By Nora Fahmi
When planning an Italian holiday, it is common practice (especially on a first trip!) to get carried away with the usual suspects: Rome, Venice, Florence and Amalfi to name a few. Of course, it can be a little difficult for lesser-known destinations to compete with places that harbour some of the most praised monuments in the world. Though it’s hard to look away from cities that seem to have a spotlight constantly shining on them, it’s a good idea to plan an itinerary that includes places off the beaten path.
If your chosen route runs along the Lombardy region, then an unspoiled gem called Bergamo should be on your must-see list. Located roughly 50 km northeast of Milan, and 30 km from Lake Como, Bergamo is – simply said – a breath of fresh air. It offers the perfect mix of small town charm with a wealth of fascinating architecture, while maintaining the northern Italian sophistication Lombardia is known for.
“Perhaps the city’s most interesting feature is its contrasting personality: the Lower Town (Città Bassa) is modern and bustling, while the Upper Town (Città Alta) is packed with art, history and ancient beauty,” says Ksenia Makeeva, resident of Milan and frequent business-trip visitor to Bergamo. “Although many will head to the Upper Town as soon as they arrive to Bergamo, there is plenty to see in the Lower Town as well, namely the Academia Carrara and the Galleria D’Arte Moderna e Contemporanea,” she continues. Situated across the street from one another, these art meccas offer something for every taste.
The Academia Carrara is both an academy of fine arts as well as a gallery named after a wealthy art collector, Count Giacomo Carrara, who left an important legacy to the city at the end of the 18th century. The rich collection includes medieval, Renaissance and Baroque paintings, along with impressive pieces by some of the greatest Italian names: Botticelli, Raffaello and Bellini.
The Galleria D’Arte Moderna e Contemporanea (GAMeC) was inaugurated in 1991 in what was once a monastery. Its wonderful collection of modern and contemporary art is distributed across 10 themed exhibition rooms, one of the most popular being the Manzù Collection, which displays the works of famous Bargamask artist Giacomo Manzù.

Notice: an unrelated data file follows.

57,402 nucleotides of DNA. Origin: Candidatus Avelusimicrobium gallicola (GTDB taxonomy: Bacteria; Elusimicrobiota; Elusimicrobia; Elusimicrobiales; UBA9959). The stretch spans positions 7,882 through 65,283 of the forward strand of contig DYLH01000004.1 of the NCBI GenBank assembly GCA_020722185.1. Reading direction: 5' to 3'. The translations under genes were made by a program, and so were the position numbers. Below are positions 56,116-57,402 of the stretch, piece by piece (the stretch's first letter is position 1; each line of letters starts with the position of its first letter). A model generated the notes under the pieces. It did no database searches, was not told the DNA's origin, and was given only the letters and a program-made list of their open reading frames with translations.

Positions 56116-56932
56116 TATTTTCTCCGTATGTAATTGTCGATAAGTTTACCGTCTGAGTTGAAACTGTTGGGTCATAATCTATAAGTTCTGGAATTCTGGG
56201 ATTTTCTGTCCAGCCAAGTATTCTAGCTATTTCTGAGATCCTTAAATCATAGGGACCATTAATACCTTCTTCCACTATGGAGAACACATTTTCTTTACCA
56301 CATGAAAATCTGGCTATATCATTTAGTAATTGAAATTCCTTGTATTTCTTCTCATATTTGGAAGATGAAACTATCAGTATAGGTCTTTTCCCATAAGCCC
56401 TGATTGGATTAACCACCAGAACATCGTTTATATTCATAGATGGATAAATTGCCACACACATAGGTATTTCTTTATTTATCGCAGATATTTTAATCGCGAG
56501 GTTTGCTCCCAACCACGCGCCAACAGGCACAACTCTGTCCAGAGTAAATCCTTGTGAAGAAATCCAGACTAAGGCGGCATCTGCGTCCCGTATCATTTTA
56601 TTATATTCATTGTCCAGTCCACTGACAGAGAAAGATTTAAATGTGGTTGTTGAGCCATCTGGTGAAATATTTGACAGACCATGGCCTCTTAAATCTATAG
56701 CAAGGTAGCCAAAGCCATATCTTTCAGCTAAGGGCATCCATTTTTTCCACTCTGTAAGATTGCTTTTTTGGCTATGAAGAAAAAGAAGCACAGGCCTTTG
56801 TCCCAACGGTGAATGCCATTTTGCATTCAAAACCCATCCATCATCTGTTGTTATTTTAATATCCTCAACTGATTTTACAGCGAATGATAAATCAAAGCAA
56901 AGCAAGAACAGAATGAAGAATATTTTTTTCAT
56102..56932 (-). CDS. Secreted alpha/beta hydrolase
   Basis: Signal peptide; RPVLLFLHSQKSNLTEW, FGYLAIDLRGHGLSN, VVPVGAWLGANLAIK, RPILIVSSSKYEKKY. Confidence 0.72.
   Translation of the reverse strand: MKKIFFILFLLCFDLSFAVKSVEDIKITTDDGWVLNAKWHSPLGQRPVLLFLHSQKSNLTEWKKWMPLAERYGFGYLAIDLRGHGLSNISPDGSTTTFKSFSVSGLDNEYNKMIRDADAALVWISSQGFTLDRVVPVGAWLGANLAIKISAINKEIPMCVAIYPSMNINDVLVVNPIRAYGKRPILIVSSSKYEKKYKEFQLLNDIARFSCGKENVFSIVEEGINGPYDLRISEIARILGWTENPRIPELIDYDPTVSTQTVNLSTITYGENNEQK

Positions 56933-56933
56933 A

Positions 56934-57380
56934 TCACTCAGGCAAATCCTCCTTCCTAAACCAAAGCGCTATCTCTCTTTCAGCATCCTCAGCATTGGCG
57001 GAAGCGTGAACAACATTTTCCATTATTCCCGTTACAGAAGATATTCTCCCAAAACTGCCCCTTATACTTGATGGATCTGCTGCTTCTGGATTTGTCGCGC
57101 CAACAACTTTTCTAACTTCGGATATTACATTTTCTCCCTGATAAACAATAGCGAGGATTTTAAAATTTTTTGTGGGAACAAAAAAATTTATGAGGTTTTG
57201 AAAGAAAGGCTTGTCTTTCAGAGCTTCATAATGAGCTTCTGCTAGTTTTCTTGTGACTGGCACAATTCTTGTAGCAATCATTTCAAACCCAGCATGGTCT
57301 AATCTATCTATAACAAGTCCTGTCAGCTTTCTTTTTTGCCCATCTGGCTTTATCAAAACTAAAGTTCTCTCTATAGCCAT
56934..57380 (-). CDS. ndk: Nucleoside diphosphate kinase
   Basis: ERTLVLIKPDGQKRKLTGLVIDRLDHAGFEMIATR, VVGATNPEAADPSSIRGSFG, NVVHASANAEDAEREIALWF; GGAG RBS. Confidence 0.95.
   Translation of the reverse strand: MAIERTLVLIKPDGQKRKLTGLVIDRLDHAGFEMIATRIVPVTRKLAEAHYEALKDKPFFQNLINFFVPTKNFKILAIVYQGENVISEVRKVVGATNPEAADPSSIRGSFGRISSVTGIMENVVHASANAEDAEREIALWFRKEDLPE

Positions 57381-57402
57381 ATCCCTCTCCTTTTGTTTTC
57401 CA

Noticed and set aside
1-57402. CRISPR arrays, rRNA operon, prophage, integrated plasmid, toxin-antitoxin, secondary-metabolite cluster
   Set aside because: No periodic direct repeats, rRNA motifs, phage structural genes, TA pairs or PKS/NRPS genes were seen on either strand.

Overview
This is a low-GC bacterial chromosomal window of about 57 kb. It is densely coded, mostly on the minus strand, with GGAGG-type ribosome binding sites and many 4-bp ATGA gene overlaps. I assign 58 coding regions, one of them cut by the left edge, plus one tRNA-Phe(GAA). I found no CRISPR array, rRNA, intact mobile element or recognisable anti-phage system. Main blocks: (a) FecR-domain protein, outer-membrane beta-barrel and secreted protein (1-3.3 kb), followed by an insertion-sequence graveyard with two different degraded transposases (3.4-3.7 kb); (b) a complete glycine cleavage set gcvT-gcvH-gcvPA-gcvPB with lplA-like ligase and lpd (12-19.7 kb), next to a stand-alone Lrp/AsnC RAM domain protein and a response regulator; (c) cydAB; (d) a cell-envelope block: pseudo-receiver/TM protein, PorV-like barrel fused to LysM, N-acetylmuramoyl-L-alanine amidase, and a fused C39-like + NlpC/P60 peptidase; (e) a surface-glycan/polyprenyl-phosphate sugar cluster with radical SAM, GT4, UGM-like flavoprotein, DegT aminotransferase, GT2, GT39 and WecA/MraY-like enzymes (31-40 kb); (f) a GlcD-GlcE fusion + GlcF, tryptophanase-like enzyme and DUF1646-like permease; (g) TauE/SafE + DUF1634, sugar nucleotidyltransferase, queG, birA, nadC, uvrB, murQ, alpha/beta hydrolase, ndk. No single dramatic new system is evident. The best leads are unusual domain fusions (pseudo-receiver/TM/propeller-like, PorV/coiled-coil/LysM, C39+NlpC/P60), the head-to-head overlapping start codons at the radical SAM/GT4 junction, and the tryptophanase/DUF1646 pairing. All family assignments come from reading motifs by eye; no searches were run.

After a leisurely stroll along the ever so elegant Via XX Settembre and a tall drink at one of the many charming coffee shops along the way, Città Alta awaits you.
Because of the steep winding streets, walking up to the Upper Town can turn into a tiring hike; it is advised to take the funicular connecting the two. Aside from being more relaxing, the views on the way up are magnificent. The old town is surrounded by over four km of imposing Venetian walls dating back to the 16th century, built during the Republic of Venice’s rule of the territory. Walking along these walls feels a little like being in a fairy tale.
Piazza Vecchia is the beating heart of Città Alta, a square praised for its architectural splendour. Here you’ll find the perfect marriage of buildings dating back to medieval times and the Renaissance overlooking a gorgeous white marble fountain, Fontana Contarini, at the centre of the piazza. At the end of the square, the 12th century Palazzo della Ragione (Palace of Reason) stands proudly with its majestic archway that leads to Piazza Duomo, Colleoni Chapel and the Church of Santa Maria Maggiore. In a corner of the square, there is il Campanone (the Civic Tower) which, to this day, strikes 100 times at 10p.m. – a reminder of an ancient curfew signalling the closing of the old town’s four entry gates.
“If you want to peek into the life of the famous Bergamask opera composer Gaetano Donizetti, head to the Palazzo della Misericordia Maggiore which houses the Donizetti Museum. Pieces of furniture, books, paintings, original scores and important mementos are all part of a permanent exhibition which honours his life,” suggests piano teacher and Bergamo resident, Chiara Valentini. Donizetti’s piano can also be seen in one of the rooms of the museum.
The Bergamo Historic Gran Prix
Timing a holiday around the Bergamo Historic Gran Prix can be a great idea for vintage car lovers. The first automobile race along the Circuito delle Mura (the Venetian walls) was held in 1935 and won by Tazio Nuvolari with his Alfa Romeo. In 2004, 69 years later, the race made a grand return to the delight of locals and tourists alike; all were excited to marvel at the spectacle and hear the sound of those vintage beauties.